Schneider’s book is the outlier here, as it represents a synopsis of a career’s worth of work for which he has become so well-known and respected. His analysis complements the books by Campello, Fairfield, Kacowicz, and Kaplan, as Designing Industrial Policy in Latin America speaks to medium-term strategies which push well past doctrines and ideology. The rejection of purposeful state economic intervention and targeted promotion of designated strategic sectors went to the core of the Washington Consensus manifesto published by John Williamson in 1990.19 Mexico took the first bite of the forbidden apple when former trade secretary Jaime Serra Puche announced in 1992 that “the best industrial policy is no industrial policy.”20 This was of course an abrupt U-turn for a country that had prospered on state promotion over the post–World War II era in sectors that now represent the commanding heights of the Mexican economy: electronics, machinery, autos and auto parts, petrochemicals, and high-end garments and textiles. Since the country’s entry into the North American Free Trade Agreement (NAFTA) in 1994, policy makers have relegated technology transfer and industrial promotion to foreign investors. Without casting specific aspersions, this is surely a contributing factor to Mexico’s poor economic performance and miserable per capita growth over the past three decades.
As I noted earlier, Chinese exports to the region consist primarily of manufactured goods of higher added value, and this has been especially challenging for countries like Brazil and Mexico, both of which produce and export industrial outputs that are similar to those of China. Given that China is now the quintessential developmental state, the world’s top exporter, and ranked number one in the application of technology to its domestic productive structures,21 Serra Puche’s 1992 mantra is clearly obsolete. With the rapid rise of China in the region, the issue today for countries like Brazil and Mexico is not whether the state should intervene in the promotion of more diverse and competitive exports, but rather how. Designing Industrial Policy in Latin America takes us up to the eve of this question but never addresses it explicitly. Alas, this treatise on the “New Developmentalism” cries out for an update. As Chinese exports continue to burrow through the electronics and auto parts sectors in Argentina, Brazil, and Mexico, displacing producers in both domestic and third markets, all three countries have fallen back on ineffectual protectionism.22 At the very least, this book should address some truly new industrial strategies to counter this unprecedentedly fierce competition.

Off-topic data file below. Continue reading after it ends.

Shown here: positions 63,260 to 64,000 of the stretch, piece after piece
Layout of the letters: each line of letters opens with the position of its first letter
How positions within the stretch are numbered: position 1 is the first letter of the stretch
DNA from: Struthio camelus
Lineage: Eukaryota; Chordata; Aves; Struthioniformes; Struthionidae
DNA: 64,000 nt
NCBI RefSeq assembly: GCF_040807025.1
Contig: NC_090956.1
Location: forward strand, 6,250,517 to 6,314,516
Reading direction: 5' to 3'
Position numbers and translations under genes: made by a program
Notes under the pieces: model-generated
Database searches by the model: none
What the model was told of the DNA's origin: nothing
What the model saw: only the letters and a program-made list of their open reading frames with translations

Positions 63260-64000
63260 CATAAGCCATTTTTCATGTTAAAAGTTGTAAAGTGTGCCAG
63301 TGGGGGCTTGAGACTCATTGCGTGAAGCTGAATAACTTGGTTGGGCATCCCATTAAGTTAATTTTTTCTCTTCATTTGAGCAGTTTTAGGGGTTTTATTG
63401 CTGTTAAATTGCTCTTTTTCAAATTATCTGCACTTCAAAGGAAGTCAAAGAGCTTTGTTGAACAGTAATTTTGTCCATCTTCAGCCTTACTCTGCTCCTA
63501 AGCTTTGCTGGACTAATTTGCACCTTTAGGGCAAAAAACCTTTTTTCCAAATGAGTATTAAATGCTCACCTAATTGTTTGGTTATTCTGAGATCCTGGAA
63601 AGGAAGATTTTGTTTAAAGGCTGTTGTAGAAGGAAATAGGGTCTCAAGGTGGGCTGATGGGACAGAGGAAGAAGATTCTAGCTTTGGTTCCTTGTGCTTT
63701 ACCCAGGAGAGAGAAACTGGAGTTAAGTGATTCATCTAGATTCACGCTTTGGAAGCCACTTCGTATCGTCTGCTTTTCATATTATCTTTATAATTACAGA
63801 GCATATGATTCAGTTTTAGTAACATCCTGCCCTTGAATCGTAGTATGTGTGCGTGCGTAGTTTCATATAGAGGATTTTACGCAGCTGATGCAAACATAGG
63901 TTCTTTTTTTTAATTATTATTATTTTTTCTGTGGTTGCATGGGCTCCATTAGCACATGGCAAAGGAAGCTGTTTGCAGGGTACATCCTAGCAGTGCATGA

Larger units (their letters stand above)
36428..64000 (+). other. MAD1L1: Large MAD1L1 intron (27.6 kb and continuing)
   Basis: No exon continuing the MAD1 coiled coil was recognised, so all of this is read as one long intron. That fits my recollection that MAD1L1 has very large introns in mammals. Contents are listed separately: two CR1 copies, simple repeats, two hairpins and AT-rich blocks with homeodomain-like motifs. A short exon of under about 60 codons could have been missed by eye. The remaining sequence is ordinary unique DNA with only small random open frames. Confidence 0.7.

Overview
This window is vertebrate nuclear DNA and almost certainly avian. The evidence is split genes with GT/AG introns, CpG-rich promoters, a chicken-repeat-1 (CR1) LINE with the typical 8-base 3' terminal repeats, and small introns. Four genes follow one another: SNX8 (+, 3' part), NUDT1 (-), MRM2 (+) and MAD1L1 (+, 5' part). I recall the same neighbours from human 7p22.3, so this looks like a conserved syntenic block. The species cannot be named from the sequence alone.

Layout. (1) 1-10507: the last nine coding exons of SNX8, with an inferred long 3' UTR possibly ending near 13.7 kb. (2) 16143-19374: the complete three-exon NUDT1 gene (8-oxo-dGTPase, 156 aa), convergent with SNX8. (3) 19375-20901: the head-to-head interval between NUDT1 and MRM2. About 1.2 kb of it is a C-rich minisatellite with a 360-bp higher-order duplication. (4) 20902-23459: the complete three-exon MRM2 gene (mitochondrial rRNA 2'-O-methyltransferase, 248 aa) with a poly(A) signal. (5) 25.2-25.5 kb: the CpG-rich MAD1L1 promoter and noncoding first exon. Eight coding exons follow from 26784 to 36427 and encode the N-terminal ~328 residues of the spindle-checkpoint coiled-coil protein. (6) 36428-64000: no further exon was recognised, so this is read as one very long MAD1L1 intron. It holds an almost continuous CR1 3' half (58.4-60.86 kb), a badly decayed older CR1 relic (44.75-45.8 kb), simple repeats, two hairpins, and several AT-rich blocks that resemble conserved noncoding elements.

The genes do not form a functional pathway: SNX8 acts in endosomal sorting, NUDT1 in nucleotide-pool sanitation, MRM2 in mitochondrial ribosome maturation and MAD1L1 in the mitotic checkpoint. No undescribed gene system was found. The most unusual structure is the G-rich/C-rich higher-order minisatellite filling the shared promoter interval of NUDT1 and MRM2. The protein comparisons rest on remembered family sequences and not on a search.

This book is successful, however, in its thorough coverage of business and state relations in Latin America up until the new millennium. Schneider undertakes three main tasks: a review of the literature on the institutional features of industrial policy and the different configurations of joint government-business councils designed to promote exports of higher added value within various countries; a critique of those government-business councils and the actual policies and experiments that have been embraced across the Latin American region; and, a contextual exploration of how promotional government-business councils in Latin America have fared in the face of big business and within political systems based on some combination of majoritarian presidentialism and proportional representation within the legislature. The first two tasks just mentioned represent the core contribution of this book.
After reviewing the best of the literature on industrial policy (which some Latin American leaders are now calling “competition policy” or “technology policy” in order to distinguish present approaches from the earlier heavy-handed state invention based on import-substitution and protectionism that prevailed up to the 1980s), Schneider dispenses with how-to blueprints and instead sets up basic criteria to guide government-business endeavors in the promotion of designated sectors and products. The first criterion is “real information exchange between business and government,” in recognition that asymmetries in knowledge about markets, pricing, and other key variables can sink even the best intended efforts at industrial promotion. The second is “authoritative allocation,” which refers to the designated ability of a given entity to distribute/redistribute resources (e.g., subsidized loans, grants, training programs, minimum wages, or infrastructure investments). Third, through a carefully designed set of incentives and disincentives is the obvious need to place some explicit constraints and oversight on rent-seeking.
Schneider also distinguishes between active and passive policies, with the weight of each depending on the particularities of a given country’s institutional landscape, endowment factors, and technical capacities. Passive industrial policies, such as lower transport costs and streamlined regulations, entail lower costs to business and demand less of the government in terms of monitoring; active industrial policies, which are most common in East Asia, require more information and transparency from business, and entail higher subsidies but also higher performance standards, closer government monitoring of company performance, and sanctions for underperformance. Between the lines, strategies based on active industrial policies also appear to require a more sophisticated developmental state which, outside of Chile, has yet to emerge fully in Latin America. Still, this book is full of numerous examples of fruitful government-business collaboration, be they economy-wide, sectoral, and/or subnational efforts. These include, for example, the promotion of wine in Argentina and Chile, biodiesel in Brazil, and information technology (IT) clusters at the state (versus federal) level in Mexico.